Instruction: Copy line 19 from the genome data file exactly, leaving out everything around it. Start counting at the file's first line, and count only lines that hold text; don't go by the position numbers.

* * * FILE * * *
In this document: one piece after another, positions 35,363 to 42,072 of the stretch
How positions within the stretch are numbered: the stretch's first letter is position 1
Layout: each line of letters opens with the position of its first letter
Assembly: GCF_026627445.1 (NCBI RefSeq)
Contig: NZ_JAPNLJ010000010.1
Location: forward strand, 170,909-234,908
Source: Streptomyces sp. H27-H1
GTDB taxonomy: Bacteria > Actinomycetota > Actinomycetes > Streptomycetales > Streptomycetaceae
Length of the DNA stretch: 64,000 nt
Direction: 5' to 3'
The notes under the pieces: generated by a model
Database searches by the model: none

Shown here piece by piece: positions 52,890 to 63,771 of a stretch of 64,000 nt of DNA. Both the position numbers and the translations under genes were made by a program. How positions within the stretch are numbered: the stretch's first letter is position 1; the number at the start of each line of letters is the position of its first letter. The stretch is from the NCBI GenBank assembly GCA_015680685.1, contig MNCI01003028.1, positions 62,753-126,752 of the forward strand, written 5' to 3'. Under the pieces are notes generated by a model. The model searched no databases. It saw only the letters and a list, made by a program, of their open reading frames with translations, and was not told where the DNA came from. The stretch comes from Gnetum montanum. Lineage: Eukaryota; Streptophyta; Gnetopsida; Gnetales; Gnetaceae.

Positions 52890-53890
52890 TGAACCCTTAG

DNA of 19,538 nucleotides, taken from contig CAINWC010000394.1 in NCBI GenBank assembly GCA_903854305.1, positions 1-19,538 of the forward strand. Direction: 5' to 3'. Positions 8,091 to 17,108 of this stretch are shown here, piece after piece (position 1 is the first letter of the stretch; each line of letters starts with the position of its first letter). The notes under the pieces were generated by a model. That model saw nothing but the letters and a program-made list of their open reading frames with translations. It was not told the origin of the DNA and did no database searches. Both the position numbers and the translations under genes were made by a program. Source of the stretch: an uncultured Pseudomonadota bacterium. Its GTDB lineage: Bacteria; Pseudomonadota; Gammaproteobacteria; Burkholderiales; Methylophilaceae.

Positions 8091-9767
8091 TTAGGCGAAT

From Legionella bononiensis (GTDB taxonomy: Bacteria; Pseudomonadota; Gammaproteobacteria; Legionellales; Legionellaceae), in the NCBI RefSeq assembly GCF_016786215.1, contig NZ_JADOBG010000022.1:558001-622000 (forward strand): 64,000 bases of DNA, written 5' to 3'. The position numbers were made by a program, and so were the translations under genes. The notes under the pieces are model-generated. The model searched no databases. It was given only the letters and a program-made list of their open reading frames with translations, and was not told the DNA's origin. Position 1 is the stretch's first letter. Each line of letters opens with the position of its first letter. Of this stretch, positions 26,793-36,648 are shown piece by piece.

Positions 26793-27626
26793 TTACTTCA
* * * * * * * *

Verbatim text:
From Legionella bononiensis (GTDB taxonomy: Bacteria; Pseudomonadota; Gammaproteobacteria; Legionellales; Legionellaceae), in the NCBI RefSeq assembly GCF_016786215.1, contig NZ_JADOBG010000022.1:558001-622000 (forward strand): 64,000 bases of DNA, written 5' to 3'. The position numbers were made by a program, and so were the translations under genes. The notes under the pieces are model-generated. The model searched no databases. It was given only the letters and a program-made list of their open reading frames with translations, and was not told the DNA's origin. Position 1 is the stretch's first letter. Each line of letters opens with the position of its first letter. Of this stretch, positions 26,793-36,648 are shown piece by piece.